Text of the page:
You shouldn’t have to sacrifice comfort or drain your wallet to keep your home at a pleasant temperature during the summer.

But what is the right temperature, exactly? We go over ideas from energy experts so you can choose the best temp for your residence.

Here’s what we suggest for the most energy-efficient setting for air conditioning in Wyandotte.

Recommended Thermostat Settings for Summer

Most people find using the thermostat at 72-73 degrees provides ideal comfort. However, if there’s a big difference between your inside and outside warmth, your AC expenses will be higher.

This is our advice based on the U.S. Department of Energy (DOE) and ENERGY STAR®.

While at home: 78 degrees. While that sounds hot, there are approaches you can keep your home pleasant without having the air conditioning going frequently.

Keeping windows and blinds closed during the day keeps cool air where it should be—within your home. Some window coverings, including honeycomb shades or plantation shutters, are made to provide added insulation and enhanced energy conservation.

If you have ceiling fans in your residence, the DOE says you can raise thermostat settings about 4 degrees higher without giving up comfort. That’s since they cool through a windchill effect. Because they cool people, not spaces, shut them off when you move from a room.

If 78 degrees still feels too uncomfortable at first glance, try doing a test for about a week. Start by upping your temperature to 78 degrees while you’re at your house. Then, progressively turn it down while using the tips above. You could be shocked at how cool you feel at a warmer temperature setting.

While away: 88 degrees. There’s no reason to keep the air conditioner working all day while your residence is vacant. Moving the temperature 7–10 degrees higher can save you as much as 5–15% on your electrical expenses, according to the DOE.

When you come home, don’t be tempted to put your thermostat under 78 to cool your residence more quickly. This isn’t useful and usually results in a more expensive electrical expense.

A programmable thermostat is a useful way to keep your temperature controlled, but it requires setting programs. If you don’t utilize programs, you risk forgetting to increase the set temperature when you go.

If you want a hassle-free resolution, think about installing a smart thermostat. This thermostat links with your phone, so it is aware when you’re at your house and when you’re gone. Then it intuitively adjusts temperature settings for maximum savings. How much exactly? Usually $180 each year on heating and cooling, according to ENERGY STAR.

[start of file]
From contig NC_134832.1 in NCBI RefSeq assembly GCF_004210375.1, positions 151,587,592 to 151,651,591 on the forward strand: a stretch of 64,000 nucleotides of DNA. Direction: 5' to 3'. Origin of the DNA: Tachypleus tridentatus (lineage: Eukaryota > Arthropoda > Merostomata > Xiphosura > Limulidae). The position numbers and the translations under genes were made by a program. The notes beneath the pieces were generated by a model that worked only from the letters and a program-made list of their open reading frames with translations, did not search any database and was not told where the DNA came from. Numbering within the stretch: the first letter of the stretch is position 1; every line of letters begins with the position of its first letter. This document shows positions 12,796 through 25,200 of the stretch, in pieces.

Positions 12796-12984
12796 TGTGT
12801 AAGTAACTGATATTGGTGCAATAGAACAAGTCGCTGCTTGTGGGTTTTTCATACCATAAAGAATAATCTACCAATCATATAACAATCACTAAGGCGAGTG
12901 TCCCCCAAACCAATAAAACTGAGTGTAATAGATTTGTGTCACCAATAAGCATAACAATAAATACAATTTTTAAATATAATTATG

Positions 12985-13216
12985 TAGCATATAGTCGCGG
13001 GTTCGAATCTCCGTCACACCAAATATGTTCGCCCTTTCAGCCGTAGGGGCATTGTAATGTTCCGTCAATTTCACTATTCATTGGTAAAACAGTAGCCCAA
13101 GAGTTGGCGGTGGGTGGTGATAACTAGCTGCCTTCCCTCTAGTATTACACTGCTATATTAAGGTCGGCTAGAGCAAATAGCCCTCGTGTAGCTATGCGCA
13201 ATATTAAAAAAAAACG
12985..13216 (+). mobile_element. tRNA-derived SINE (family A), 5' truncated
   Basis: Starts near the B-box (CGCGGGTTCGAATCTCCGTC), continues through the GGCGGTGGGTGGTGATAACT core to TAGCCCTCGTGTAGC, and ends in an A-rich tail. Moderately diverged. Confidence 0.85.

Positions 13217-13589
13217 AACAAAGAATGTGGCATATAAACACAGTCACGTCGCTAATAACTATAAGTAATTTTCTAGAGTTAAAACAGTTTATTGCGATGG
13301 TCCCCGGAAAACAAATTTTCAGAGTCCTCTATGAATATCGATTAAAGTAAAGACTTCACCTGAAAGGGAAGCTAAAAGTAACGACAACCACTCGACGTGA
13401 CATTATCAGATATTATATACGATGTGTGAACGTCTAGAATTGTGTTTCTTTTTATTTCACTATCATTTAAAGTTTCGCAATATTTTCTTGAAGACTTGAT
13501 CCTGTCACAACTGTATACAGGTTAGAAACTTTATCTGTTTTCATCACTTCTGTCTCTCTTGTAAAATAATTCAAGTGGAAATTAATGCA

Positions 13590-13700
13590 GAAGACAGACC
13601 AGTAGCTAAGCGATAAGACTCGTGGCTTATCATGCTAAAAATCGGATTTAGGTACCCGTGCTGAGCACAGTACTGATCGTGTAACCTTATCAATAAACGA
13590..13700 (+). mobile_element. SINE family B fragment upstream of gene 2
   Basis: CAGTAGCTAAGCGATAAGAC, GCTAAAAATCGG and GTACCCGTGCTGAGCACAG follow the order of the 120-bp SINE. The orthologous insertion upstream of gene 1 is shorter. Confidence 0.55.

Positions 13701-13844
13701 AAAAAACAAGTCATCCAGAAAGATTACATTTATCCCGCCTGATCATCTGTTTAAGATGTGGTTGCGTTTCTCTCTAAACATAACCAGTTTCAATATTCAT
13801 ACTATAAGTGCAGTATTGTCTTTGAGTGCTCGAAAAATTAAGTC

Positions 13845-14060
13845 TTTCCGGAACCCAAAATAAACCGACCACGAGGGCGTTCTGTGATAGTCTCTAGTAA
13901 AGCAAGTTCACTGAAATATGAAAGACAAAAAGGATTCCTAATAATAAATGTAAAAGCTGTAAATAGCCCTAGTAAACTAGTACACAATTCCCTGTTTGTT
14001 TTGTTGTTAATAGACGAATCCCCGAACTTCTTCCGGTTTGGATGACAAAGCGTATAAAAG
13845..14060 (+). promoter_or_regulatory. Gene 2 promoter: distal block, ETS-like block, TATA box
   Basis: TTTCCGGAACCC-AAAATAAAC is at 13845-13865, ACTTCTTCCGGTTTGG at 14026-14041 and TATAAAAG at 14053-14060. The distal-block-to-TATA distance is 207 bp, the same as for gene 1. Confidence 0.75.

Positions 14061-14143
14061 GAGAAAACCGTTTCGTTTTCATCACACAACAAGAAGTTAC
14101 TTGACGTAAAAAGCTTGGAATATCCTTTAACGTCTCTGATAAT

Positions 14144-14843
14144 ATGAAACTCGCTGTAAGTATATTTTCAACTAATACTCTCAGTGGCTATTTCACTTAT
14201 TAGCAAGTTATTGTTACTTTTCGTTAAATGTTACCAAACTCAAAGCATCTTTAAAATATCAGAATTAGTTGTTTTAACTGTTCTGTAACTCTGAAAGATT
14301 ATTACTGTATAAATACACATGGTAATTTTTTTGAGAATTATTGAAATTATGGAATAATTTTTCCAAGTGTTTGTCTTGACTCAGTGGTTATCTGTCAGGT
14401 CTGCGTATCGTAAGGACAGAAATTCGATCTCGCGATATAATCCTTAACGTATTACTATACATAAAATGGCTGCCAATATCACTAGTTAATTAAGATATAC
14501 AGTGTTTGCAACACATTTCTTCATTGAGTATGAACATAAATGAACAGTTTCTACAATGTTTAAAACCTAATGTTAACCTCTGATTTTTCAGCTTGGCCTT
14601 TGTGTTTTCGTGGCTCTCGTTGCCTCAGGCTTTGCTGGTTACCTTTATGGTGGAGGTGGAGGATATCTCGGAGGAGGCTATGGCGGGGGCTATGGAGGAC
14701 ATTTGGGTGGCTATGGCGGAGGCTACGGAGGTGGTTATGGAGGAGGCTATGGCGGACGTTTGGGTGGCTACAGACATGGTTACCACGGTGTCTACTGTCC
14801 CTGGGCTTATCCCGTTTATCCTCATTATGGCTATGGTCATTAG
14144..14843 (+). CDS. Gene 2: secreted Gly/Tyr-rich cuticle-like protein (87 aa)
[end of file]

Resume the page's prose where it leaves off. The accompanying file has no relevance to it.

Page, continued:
Another perk of having a smart thermostat? You can use your phone to keep an eye on and change temperature settings from nearly anywhere.

While sleeping: Around 70 degrees. While ENERGY STAR advises 82 degrees, that might be unpleasant for the majority of families. Most people sleep better when their sleeping area is chilly, so that’s why the National Sleep Foundation suggests 60–67 degrees. But that might be too cold, based on your pajama and blanket preference.

We recommend using a comparable test over a week, setting your temperature higher and progressively decreasing it to choose the best setting for your house. On cool nights, you could learn keeping windows open at night and relying on a ceiling fan is a preferable solution than operating the AC.

More Ways to Save Energy This Summer

There are other approaches you can spend less money on utility bills throughout warm weather.

  1. Buy an energy-efficient AC system. Central air conditioners only last about 12–15 years and become less efficient as they age. An upgraded air conditioner can keep your residence comfier while keeping electrical expenses low.
  2. Set yearly air conditioner tune-ups. Regular air conditioner maintenance keeps your system operating properly and may help it operate at greater efficiency. It can also help prolong its life expectancy, since it allows techs to spot little problems before they cause a major meltdown.
  3. Put in new air filters regularly. Use manufacturer instructions for replacing your air filter. A clogged filter can result in your system short cycling, or switch on and off too much, and drive up your electrical.
  4. Inspect attic insulation levels. Just about 90% of residences in the U.S. don’t have enough insulation, according to the Insulation Institute. The majority of southern climates should have 13–14” of attic insulation, while northern climates require 16–18”.
  5. Have your ductwork inspected. Ductwork that has loosened over time can leak cold air into your attic, walls or crawl space. This can result in huge comfort issues in your home, such as hot and cold spots.
  6. Seal openings, doors and windows. Keep humid air in its place by plugging cracks. You can also caulk or weather strip doors to seal more cold air indoors.

Use Less Energy This Summer with Gee & Missler Heating & Air Conditioning

If you need to conserve more energy during hot weather, our Gee & Missler Heating & Air Conditioning specialists can provide assistance. Reach us at 734-284-1224 or contact us online for additional details about our energy-saving cooling products.